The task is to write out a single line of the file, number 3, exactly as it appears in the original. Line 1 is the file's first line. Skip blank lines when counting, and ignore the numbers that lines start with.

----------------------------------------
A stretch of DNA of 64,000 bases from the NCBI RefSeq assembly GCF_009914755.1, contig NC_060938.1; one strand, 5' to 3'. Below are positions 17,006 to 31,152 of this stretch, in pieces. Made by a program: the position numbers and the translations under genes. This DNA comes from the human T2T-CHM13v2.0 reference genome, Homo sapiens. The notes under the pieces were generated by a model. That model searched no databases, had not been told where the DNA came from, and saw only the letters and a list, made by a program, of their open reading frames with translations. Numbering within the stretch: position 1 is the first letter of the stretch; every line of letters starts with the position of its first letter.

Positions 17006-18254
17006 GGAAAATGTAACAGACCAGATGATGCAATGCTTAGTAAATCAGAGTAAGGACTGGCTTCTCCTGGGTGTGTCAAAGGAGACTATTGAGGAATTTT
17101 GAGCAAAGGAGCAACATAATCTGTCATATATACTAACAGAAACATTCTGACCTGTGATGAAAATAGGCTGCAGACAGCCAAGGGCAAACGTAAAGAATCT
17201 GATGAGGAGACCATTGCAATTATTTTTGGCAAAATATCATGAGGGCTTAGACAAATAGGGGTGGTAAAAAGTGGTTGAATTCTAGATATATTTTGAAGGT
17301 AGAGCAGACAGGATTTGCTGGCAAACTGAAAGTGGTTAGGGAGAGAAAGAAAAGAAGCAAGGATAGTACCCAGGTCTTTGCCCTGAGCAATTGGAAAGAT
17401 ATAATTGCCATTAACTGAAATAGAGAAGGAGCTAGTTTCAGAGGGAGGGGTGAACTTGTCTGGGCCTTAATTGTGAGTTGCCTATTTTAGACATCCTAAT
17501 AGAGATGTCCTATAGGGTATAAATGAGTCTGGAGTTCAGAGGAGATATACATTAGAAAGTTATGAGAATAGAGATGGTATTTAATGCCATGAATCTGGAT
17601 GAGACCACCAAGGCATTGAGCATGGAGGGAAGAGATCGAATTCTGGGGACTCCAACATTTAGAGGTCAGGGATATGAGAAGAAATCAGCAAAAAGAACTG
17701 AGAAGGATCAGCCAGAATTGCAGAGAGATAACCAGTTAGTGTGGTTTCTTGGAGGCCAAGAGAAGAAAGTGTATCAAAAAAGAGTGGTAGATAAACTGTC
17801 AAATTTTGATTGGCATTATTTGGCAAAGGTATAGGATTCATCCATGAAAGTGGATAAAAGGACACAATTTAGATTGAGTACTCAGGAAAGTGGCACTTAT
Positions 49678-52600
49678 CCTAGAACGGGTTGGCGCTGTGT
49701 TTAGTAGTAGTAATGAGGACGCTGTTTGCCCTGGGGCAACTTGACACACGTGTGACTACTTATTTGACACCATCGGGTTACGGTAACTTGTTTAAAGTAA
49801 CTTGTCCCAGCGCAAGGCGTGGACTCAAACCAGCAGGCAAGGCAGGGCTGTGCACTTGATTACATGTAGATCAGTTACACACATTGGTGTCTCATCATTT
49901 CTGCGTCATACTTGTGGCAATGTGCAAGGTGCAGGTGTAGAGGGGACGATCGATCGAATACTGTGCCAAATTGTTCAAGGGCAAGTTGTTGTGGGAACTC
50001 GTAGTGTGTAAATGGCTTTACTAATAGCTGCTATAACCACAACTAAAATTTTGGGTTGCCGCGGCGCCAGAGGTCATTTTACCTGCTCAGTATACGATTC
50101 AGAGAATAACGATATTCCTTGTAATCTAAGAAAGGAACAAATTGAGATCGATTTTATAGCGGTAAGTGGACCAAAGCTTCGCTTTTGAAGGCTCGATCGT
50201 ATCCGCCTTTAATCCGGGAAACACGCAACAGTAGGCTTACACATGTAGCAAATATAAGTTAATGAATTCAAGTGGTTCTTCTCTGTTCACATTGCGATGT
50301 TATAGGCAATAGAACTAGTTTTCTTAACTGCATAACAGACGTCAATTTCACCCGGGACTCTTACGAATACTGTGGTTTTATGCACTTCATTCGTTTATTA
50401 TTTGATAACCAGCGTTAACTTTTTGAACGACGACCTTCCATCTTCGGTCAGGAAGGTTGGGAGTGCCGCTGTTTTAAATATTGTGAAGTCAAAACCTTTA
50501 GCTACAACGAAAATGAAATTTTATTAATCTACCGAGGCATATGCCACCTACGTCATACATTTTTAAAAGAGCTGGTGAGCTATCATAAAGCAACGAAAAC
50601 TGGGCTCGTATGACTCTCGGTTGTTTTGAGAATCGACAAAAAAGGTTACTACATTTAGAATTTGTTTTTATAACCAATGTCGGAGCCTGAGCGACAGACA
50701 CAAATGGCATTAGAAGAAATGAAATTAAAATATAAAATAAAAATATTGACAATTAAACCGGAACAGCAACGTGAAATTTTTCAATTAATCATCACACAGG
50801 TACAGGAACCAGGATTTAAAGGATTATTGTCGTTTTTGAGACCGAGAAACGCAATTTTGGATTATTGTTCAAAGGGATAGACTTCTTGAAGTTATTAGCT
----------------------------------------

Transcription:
17006 GGAAAATGTAACAGACCAGATGATGCAATGCTTAGTAAATCAGAGTAAGGACTGGCTTCTCCTGGGTGTGTCAAAGGAGACTATTGAGGAATTTT